The servant economy : where America's elite is sending the middle class / Jeff Faux.
- 2 of 2 copies available at Missouri Evergreen. (Show)
- 1 of 1 copy available at North Kansas City.
0 current holds with 2 total copies.
|Location||Call Number / Copy Notes||Barcode||Shelving Location||Status||Due Date|
|North Kansas City Public Library||330.97 FAUX 2012 (Text)||0001001871001||Nonfiction||Available||-|
- ISBN: 9780470182390
- ISBN: 0470182393
- Physical Description: v, 298 pages ; 25 cm
- Publisher: Hoboken, NJ : John Wiley & Sons, Inc., 
|Bibliography, etc. Note:||
Includes bibliographical references and index.
"Renowned economist Jeff Faux explains why neither party's leaders have a plan to remedy America's unemployment, inequality, or long economic slide. America's political and economic elite spent so long making such terrible decisions that they caused the collapse of 2008. So how can they continue down the same road? The simple answer, that no one in charge wants to publicly acknowledge: because things are still pretty great for the people who run America. It was an accident of history, Jeff Faux explains, that after World War II the U.S. could afford a prosperous middle class, a dominant military, and a booming economic elite at the same time. For the past three decades, all three have been competing, with the middle class always losing. Soon the military will decline as well. The most plausible projections Faux explores foresee a future economy nearly devoid of production and exports, with the most profitable industries existing to solely to serve the wealthiest 1%. The author's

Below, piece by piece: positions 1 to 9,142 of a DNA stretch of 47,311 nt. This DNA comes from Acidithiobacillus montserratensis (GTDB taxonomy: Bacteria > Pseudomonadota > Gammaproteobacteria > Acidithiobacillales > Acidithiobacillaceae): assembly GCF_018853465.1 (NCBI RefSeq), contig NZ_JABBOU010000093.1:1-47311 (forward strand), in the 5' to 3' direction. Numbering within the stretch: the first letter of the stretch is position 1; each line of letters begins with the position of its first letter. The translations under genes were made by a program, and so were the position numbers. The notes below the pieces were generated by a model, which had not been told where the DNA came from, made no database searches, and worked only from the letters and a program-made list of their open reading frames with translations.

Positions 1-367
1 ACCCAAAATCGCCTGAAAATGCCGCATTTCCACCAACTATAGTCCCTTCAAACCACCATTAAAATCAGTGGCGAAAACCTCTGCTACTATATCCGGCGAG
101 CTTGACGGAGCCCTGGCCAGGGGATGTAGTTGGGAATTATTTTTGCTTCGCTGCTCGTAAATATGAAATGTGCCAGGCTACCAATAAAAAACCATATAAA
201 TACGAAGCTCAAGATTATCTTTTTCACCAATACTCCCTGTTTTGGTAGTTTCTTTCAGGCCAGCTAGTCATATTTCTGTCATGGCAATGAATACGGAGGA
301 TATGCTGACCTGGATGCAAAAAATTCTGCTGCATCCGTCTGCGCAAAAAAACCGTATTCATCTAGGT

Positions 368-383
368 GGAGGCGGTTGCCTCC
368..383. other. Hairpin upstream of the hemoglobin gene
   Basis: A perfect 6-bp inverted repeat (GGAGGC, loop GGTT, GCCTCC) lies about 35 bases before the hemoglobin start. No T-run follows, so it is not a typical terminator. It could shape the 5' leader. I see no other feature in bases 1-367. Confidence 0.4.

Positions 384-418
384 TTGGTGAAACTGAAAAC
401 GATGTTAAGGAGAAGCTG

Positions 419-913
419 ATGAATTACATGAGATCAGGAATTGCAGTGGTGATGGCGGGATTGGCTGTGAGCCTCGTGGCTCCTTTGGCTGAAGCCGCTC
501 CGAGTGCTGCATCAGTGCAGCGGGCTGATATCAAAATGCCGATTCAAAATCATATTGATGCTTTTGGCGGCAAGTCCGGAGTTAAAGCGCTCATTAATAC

"This book will describe, the dismantling of the New Deal profoundly affected the way in which the private corporate sector treated the future as well. Deregulation dramatically shortened the time horizons of American business. Time is money. Banks and investment houses were once again free to use the nation's capital to chase short-term speculative profits. The idea that had been emerging after World War II that corporations were social institutions -- responsible to their employees, suppliers, surrounding communities and other stakeholders -- faded"-- Provided by publisher.
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|Subject:||Middle class > United States > Economic conditions.
United States > Economic policy > 2009-
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